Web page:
Economies in Africa have grown at unprecedented rates in the last several decades, but continued success will hinge on the ability to build local workforce capacity. Companies operating in Africa continue to cite difficulty in training, mobilizing and retaining a competitive workforce as one of the biggest issues they face. India, with its booming economy, experience navigating workforce development in the developing world, and interest in increasing its influence in the continent, is uniquely situated to address these issues.
In 2008, the first India-Africa Forum Summit was held in Delhi, India, and the creation of educational and vocational training opportunities was formally identified as a joint priority. More specifically, India pledged to establish ten in-country training institutes and provide scholarships for African students to study at Indian institutions of higher learning. Though India is a country still on the cusp of development itself, its government views investments in African education and vocational training as an opportunity to increase “soft influence” in the region, and strengthen relations with a trading partner that is rapidly growing in importance (Indo-African trade volume is expected to reach $90 billion by 2015).
Reflecting a unique approach to capacity building, many of India’s contributions (both in the private and public sectors) have been products of collaborations between India and a local African institution, and have centered on helping Africans acquire skills in mathematics and the sciences. Some examples include:
- India-Africa Institute of Foreign Trade: a project of the African Union and India’s National University of Education and Planning, this institute is run out of the University of Burundi and will offer full-time and part-time MBA programs to African students.
- India-Africa Institute of Information Technology: a Ghanaian vocational training center that will offer computer software courses developed by the state-run Educational Consultants India.
- India-Africa Diamond Institute: a training center located in Botswana (near De Beers rough diamond sales operation center) that will provide vocational skills in gemology, diamond grading, and gem polishing.
- Tata Motors: established a partnership with the Engineering Faculty at the University of Pretoria in South Africa, providing training in various vehicle manufacturing processes to African students.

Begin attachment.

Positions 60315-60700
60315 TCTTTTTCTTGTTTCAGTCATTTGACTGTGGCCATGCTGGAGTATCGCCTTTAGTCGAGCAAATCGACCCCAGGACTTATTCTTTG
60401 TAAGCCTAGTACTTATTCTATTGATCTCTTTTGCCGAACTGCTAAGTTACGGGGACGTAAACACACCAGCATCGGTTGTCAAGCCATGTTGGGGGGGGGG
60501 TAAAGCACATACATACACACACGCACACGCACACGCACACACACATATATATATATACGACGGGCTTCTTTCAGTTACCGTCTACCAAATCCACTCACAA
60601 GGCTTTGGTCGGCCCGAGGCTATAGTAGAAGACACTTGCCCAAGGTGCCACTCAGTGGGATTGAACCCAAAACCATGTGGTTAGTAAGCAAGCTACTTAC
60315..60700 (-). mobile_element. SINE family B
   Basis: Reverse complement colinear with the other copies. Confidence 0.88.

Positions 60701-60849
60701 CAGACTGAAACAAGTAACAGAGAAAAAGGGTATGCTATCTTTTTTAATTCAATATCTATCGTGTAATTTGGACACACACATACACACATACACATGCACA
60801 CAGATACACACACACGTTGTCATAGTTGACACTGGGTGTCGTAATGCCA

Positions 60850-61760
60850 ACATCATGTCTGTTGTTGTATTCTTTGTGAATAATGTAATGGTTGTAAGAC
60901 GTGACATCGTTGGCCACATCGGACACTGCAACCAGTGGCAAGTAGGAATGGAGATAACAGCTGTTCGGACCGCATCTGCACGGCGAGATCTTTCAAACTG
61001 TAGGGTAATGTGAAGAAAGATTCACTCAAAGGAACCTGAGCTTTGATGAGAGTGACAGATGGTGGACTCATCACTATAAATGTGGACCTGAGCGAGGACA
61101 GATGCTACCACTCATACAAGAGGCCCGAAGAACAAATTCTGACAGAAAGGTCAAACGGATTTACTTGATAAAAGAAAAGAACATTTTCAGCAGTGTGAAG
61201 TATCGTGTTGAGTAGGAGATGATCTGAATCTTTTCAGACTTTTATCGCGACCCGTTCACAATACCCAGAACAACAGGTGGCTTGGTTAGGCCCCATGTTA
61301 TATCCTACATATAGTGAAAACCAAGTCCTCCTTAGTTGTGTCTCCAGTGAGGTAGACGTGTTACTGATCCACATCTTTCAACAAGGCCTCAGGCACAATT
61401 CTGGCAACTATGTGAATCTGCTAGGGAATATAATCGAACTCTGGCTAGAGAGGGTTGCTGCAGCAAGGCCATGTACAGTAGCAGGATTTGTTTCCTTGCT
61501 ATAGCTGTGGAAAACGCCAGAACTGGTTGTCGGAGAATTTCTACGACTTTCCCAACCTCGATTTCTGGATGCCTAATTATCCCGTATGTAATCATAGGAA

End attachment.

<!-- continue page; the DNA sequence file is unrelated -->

- CV Raman International Fellowship: in its sixty year, this grant funds African students to pursue doctoral research in mathematics and the sciences at Indian institutions of higher learning.
- Pan Africa e-Network (PAEN): a collaboration between the African Union and the Indian government, PAEN currently connects African students in 34 countries to Indian online tele-education and tele-medicine services. To date, over 2000 students have enrolled in top-ranking Indian universities in fields such as finance, business, and IT. India aims to provide online education to 10,000 African students by 2015.
Though some of these projects are still in nascent stages, India has shown a real commitment to leveraging its skills transfer and workforce training experience in Africa. To this end, at the second India-Africa Forum Summit in 2011, Indian Prime Minister Manmohan Singh committed an additional $700 million towards education and skills development in Africa. Today, there are close to 50,000 African students in Indian universities, 15,000 of them on Indian scholarships. This commitment dovetails with growing “local content” legislation, through which, increasingly, African governments are requiring international companies doing business in Africa to hire local or partner with local institutions.
Building workforce capacity is a formidable task, but if India continues to employ and expand its multi-pronged, collaborative approach, the future for a globally competitive African workforce looks very positive.